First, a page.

Connective tissue disorders

Connective tissue disorders (CTDs) affect the body’s connective tissues, such as bones, cartilage, and fat. As the United Kingdom’s National Health Service explains, many CTDs result from autoimmune diseases that attack the body’s connective tissues.

A 2022 study notes that some CTDs cause trigeminal neuralgia, which is a sudden onset of facial numbness that people may experience alongside pain or paresthesia. This numbness may occur on one or both sides of the face. Anyone experiencing facial numbness should see a doctor for a diagnosis.

Some CTDs that may cause TN include:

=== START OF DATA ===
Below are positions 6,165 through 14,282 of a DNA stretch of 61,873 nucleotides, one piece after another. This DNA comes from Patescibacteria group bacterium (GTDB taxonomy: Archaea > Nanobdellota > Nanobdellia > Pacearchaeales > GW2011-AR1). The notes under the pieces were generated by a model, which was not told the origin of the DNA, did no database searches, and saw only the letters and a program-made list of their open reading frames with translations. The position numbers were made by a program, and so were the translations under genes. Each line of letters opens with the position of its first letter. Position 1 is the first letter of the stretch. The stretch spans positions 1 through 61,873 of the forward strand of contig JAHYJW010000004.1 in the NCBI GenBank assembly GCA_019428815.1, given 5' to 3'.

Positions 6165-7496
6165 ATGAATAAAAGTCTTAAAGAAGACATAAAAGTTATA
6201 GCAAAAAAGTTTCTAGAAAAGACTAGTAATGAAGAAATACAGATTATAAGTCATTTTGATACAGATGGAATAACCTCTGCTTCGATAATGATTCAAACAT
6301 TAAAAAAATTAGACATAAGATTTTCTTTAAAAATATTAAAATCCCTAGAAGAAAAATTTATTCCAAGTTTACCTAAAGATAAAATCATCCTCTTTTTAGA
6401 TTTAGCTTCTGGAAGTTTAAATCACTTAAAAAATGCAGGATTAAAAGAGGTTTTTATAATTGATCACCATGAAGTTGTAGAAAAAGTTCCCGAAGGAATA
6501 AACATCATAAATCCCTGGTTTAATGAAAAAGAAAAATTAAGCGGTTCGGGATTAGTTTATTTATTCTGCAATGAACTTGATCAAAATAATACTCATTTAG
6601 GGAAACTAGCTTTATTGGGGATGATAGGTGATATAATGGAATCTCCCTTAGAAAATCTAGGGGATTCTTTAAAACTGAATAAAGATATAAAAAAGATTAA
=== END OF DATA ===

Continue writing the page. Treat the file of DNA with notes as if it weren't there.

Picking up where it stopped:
Each of the conditions above has its own set of symptoms.

Brain tumor

According to the American Association of Retired Persons (AARP), a brain tumor may cause a creeping or tingling sensation on one side of the face or body, which may come and go for months. Other potential symptoms include:

  • muscle spasms and seizures
  • unexplained issues with speech, hearing, or vision
  • confusion
  • personality changes

Someone experiencing these symptoms should see a doctor for diagnosis.

Learn more about the early symptoms of a brain tumor.

Nasal and paranasal sinus cancer

Nasal and paranasal sinus cancers are those that affect the nose and sinuses. According to UK-based charity Cancer Research UK, these cancers can cause persistent pain, numbness, or tingling in the face, particularly the upper cheek. Other potential symptoms include:

  • persistent nasal congestion
  • nosebleeds
  • double vision, or vision loss
  • a persistent lump or growth anywhere on the face